Pretty much the way the world is going, no artistry, no highly-skilled labor, but the Harbor Freight claw hammer drives nails just as well as the Estwing - - -and for reasons we've already covered, the High Power isn't REALLY an Estwing. FN undoubtedly reached the conclusion that the HP design didn't have enough snob appeal to justify maintaining the line.
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  11. #31
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    Quote Originally Posted by samari46 View Post
    Browning discontinued the HP as their machines were getting old, and not selling well what with other 9mm's that were new and not an older design. Having said that I have one of the Israeli surplus ones I got from either Cope's or Cole's. Was going to get another but one of the dealers suffered a fire that basically put them out of business. I removed the mag disconnect and did notice a slight improvement in the trigger pull. Only thing I don't like is the tiny safety they had. Guess I'm wedded to the 1911 style safeties. Frank
    The last Browning factory safeties were much improved. They were ambi too. My HP had one of those and I could hit it easy, just like my 1911s.

  12. #32
    Boolit Master Drm50's Avatar
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    I’ve owned many Brn HPs. I only bought one new in 1968. Have had commercial and military models. Just recently had West German Mauser made model. Fired little but worn from police carry. I lost interest in HPs as new when they started assembly in Portugal. If you complain about HP trigger, these are worse. There was not fitting only assembly. I have a HP competition model with the extended barrel. It has a trigger like no other HP including smithed ones can touch. The rear adjustable sight is a stamping that looks cheap but does the job.
    The gun has importers stamp on it as it was suppose to be made for European market. I stole it at an auction because it was in with a bunch of cheap black 9mms and nobody knew what it was. At least they didn’t act like it because they didn’t bid long. Gun shots as good as a K38. My problem is I can’t find a cast bullet it likes.

  13. #33
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    Quote Originally Posted by Norske View Post
    No one has admitted the machined Browning was expensive, while the molded plastic Glock is cheap.
    Why would that require an "admission"?

  14. #34
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    A couple points.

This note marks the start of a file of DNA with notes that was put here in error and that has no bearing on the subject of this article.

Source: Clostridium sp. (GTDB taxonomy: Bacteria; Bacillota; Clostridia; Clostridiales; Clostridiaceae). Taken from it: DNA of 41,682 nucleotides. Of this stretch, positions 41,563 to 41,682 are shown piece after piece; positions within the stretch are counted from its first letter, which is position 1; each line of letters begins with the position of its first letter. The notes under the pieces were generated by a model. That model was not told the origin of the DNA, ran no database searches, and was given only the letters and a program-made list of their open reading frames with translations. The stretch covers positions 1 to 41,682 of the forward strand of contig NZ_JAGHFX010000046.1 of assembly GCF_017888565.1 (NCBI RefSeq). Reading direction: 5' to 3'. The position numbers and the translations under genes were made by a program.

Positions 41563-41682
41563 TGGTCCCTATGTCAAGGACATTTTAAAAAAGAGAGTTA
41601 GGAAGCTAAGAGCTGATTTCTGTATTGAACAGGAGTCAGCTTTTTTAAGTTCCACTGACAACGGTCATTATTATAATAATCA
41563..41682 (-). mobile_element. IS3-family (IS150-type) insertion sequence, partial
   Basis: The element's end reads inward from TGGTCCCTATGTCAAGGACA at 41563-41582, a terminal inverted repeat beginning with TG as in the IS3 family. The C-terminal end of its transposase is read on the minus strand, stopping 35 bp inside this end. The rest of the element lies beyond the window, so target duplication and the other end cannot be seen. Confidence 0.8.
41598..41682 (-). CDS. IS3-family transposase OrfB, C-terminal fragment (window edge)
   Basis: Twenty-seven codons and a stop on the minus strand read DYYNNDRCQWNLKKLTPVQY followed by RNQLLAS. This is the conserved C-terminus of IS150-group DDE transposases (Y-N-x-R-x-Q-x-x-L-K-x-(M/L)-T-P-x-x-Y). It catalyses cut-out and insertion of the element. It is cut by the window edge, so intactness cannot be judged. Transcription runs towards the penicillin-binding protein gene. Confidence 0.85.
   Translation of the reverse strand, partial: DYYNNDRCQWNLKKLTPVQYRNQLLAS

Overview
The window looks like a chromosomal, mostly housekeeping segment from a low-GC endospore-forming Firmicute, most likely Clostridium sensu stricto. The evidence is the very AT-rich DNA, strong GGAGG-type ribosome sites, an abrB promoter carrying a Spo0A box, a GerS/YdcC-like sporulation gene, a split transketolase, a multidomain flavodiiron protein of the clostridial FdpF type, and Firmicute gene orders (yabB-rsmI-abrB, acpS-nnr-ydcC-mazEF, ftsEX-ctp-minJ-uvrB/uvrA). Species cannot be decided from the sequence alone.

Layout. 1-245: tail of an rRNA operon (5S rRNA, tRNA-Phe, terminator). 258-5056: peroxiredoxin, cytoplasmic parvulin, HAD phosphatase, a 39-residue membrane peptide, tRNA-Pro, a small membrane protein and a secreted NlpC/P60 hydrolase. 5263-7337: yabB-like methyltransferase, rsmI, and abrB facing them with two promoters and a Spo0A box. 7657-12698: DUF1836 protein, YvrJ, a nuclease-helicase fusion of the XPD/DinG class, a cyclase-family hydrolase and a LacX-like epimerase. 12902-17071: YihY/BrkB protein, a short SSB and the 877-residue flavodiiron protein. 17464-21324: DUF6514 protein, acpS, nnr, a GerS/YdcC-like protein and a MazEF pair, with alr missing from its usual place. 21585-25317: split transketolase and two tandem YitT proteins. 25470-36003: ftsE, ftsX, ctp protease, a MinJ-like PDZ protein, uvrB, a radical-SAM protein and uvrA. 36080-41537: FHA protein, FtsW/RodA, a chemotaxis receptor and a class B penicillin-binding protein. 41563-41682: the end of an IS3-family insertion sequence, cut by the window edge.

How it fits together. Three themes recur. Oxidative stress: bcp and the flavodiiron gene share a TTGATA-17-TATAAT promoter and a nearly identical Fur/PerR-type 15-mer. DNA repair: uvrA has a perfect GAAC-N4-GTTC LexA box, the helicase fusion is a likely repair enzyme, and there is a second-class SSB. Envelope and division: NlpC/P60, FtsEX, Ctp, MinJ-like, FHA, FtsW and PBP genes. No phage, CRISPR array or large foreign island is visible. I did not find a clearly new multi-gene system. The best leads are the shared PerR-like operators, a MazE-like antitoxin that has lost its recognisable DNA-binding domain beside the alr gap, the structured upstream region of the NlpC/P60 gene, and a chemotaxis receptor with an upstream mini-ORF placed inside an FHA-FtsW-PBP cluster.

1. The high powers stamped "Mauser" were actually made in Hungary by FEG.

    2. Once reason that the HP's final design had many changes by Saive after JMB 's last iteration of the design (and then he passed on), it that:
    a lot of the great/important/useful design points that JMB came up with for the 1911 were patented and the 1911 design and patents were sold to Colt.
    Thus, even thought JMB came up with the patents, he did not own them at that point, and thus the JMB HP iterations could not have things like a slide
    (it had a bolt), etc. The patents expired after JMB died and Saive, being the head designer at FN and plant manager, revised the HP to incorporate
    many of the design points of the 1911 and the HP design became what we know it to be today.

    Note that Saive was no slouch; he was brilliant. He designed the FAL and the MAG58. The MAG58 is a belt fed 308 that is used by a large number of the
    western military's, including the US, where it is know as the M240, which thankfully replaced the problematic M60.

  15. #35
    Boolit Man 1006's Avatar
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    I had an FN Hi Power from Belgium. It came new from the distributor in a grey factory Browning labeled plastic case. The serial number matched the gun. Browning must have run out of Portuguese Assembled guns for a while and used these.

    It was a good shooter, but not easy to carry concealed. It was a wonderful range guns that belonged in an unconcealed holster when carried. The grip is bulky, the safety sticks out too far sideways, and the hammer cuts the web of my hand when I shoot one.

    I prefer the 1911’s, Glocks, Sigs, HK, and CZ’s—just about everything else. I do not think I am alone in how I see the HiPower, and I believe that is why they do not see much production. No disrespect intended.

    Positive note: the heavy factory hammer spring would ignite the toughest primers 100%.

  16. #36
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    The "admission" is that Glock dominates police department biddings, and the civilian market isn't willing to pay for machined precision just to "spray and pray" as many of the younger shooters who come to our indoor range want to do.

  17. #37